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Author Topic: Japanese Inspired minimalism and Morse Code  (Read 2811 times)

RadioRay

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Japanese Inspired minimalism and Morse Code
« on: July 06, 2017, 02:10:41 AM »
When I was a boy (shortly after the Earth's crust cooled...) I had the great privilege of studying Judo and later Ju Jitsu under some very good instructors - true masters, before that term became en vogue and horribly over used.

Learning judo, as an American boy steeped in the idea that rage and bulging muscles were everything, I soon learned that quiet, focused power, applied exactly where and when required was far more effective and very efficient.  As a result of a few years of training, back then, I could fight multiple opponents and rarely tire - because THEY were burning a lot of unnecessary energy; not me. Now I am old, so opening a bag of coffee makes me tired, but I don't mind: I love good coffee. As I read more about the origins of Japanese martial arts, Judo in particular, I came across a quote that has stayed with me for life:

"Maximum effect, with minimal effort." - Jiguro Kano

To some people, that's an excuse for laziness : it is not.  To others, it is an 'attack' on their delicate egos, which are tied to things which they bought at great expence in an attempt to have internal peace, no matter how ineffective and/or in efficient those possessions are.  To back woods radio people, this makes perfect sense.  When away from the "FREE" electricity of city A.C. mains, you must be efficient in your use of power. For hams, this is largely seen in proper time/frequency selection and MODE.  It's a well documented FACT that Morse code (CW) is very much more energy efficient than voice, for conveying the same 'intelligence' ; 13-18dB more efficient, depending upon whos math you're using, but at the least, that's 20 times more power needed for SSB over CW. Translate that into batteries, chargers, heatsinks accessories and you'll see that Size, Weights & Power (SWAP) is huge compared to a QRP CW rig with the same relative capabilities , and much more expensive.

Simplicity: I was recently at a demonstration of emergency communication held in a pasture.  There were cafeteria tables, many laptop computers, some networked, A.C. power, cables all over the place and the list goes on.  When I left 24 hours later, the only successful comms as of that time was QRP handsent CW using my KX2 and a low dipole.  All CW skeds were achieved right on time, with very good results.  Naturally, as those laptops were also running NOT on internal batteries, but plugged-in to A.C. power, their RFI ensured that any comms were likely to be unsuccessful.  All that power, software, training experience and MONEY - very inefficient. These were intelligent, dedicated people , many of whom are experts in various professional fields. However, a single band QRP CW rig costing almost nothing, could do much more, for much less and fit into a pocket.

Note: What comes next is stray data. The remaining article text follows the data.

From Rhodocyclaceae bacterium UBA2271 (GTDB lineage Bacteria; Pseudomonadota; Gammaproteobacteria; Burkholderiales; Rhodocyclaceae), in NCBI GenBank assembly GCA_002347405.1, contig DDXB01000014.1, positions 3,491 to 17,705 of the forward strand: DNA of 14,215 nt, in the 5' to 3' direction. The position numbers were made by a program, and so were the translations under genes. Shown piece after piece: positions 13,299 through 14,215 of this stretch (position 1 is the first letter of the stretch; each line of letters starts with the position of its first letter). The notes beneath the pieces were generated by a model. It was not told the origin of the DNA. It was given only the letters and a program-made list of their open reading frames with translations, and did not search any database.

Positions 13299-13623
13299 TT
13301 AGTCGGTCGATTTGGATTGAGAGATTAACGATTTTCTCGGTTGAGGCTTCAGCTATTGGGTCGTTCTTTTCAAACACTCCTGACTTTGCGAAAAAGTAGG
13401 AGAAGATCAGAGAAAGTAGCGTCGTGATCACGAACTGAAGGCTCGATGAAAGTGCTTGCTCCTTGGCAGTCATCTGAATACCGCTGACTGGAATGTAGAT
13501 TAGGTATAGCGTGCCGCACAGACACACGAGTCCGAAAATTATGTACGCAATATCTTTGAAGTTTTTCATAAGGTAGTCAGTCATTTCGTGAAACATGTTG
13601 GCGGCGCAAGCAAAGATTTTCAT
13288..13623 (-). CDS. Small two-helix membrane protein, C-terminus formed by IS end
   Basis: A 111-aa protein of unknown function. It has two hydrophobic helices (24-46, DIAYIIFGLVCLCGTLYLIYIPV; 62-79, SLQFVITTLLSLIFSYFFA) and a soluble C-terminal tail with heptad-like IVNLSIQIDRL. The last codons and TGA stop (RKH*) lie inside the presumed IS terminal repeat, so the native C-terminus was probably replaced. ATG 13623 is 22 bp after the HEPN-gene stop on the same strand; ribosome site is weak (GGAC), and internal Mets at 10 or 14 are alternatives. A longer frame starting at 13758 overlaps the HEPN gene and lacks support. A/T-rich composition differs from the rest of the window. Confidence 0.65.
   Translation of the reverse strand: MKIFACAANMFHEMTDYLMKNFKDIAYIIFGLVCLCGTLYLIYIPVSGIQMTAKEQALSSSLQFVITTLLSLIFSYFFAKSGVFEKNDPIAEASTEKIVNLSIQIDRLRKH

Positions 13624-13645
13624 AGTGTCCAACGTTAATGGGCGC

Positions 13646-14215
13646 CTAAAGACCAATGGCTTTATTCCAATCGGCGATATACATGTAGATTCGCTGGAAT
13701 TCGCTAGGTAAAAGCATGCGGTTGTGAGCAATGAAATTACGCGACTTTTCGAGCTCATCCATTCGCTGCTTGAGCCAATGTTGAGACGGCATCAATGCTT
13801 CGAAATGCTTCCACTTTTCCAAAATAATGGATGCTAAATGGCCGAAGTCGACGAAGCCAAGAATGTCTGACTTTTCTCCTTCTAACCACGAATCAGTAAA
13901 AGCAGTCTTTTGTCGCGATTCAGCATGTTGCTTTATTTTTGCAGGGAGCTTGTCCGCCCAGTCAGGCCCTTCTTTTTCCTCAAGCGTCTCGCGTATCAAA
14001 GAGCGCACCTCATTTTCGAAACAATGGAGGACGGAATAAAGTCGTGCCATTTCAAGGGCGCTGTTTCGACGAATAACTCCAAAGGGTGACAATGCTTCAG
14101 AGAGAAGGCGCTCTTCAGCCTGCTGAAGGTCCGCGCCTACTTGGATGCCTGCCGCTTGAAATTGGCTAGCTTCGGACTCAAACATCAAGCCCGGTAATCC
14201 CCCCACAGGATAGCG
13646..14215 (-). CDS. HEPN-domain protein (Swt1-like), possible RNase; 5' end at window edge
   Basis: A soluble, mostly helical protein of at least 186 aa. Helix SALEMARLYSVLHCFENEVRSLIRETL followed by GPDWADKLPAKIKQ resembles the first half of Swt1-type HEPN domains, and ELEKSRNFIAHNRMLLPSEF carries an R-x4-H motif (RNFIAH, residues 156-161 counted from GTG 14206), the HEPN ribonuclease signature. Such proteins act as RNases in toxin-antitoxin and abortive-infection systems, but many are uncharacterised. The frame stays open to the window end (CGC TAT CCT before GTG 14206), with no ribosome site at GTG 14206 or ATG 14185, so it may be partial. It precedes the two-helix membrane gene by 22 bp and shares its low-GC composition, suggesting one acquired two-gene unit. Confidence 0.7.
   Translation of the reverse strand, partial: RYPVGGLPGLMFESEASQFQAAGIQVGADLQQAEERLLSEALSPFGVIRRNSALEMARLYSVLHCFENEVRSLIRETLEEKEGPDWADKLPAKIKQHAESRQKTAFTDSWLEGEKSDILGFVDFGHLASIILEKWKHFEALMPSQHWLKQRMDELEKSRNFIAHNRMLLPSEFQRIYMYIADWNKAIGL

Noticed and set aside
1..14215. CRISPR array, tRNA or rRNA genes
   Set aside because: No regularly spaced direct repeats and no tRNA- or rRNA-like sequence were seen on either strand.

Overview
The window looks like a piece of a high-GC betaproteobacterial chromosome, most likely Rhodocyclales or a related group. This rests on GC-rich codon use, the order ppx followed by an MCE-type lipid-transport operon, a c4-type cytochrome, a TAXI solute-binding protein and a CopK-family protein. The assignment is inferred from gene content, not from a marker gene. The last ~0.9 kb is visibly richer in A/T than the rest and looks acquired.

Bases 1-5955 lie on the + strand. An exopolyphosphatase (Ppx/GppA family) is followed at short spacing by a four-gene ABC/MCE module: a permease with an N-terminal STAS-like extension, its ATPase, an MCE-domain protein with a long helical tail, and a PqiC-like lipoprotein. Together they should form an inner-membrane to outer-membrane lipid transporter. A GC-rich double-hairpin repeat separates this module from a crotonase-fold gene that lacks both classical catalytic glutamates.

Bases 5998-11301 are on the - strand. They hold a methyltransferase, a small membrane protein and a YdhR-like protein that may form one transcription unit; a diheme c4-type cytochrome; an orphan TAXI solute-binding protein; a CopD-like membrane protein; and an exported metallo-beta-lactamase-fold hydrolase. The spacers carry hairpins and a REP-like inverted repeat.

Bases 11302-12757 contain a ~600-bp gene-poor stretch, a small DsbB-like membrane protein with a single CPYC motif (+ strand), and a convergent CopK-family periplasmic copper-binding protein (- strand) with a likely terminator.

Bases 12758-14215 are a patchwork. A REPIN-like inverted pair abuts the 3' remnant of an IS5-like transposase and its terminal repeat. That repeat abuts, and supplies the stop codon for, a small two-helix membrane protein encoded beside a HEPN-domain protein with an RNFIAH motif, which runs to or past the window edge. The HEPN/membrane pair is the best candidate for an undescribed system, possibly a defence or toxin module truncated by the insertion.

The lesson - do what works, and forget the colorful advertising that tells you that you must be dissatisfied with your life and buying their 'stuff' will make you content, successful and adored by the opposite sex: it's all nonsense.  Use whatever is as simple as possible (but not 'simpleR' than possible) and works reliably. for my experience, that is HF CW. If the 'necessary' accessories like computers, panadaptors, wifi routers, and more are required, then THEY must be added to your calculation s of SWAP.  That's a LOT of Size , Weight and Power to drain your recharging and to carry around, It multiplies the set-up and (trouble-shooting) time , tremendously.  I had two 'wires' coming out of my rig: coax to their antenna and my ear buds - to eliminate their constant yelling at each other.

Like judo: efficiency matters. During hobby times, it's basically stress free. During an emergency; it's essential.


de RadioRay  ..._  ._

I like watching Gil, Julian, Spanish QRP cw, Peter Parker with delightful videos on youtube. They go someplace, set-up a station in a few minutes and then are having fun operating and learning on the air. Enjoyment,  fresh air and into the LOW RFI outdoors: all good.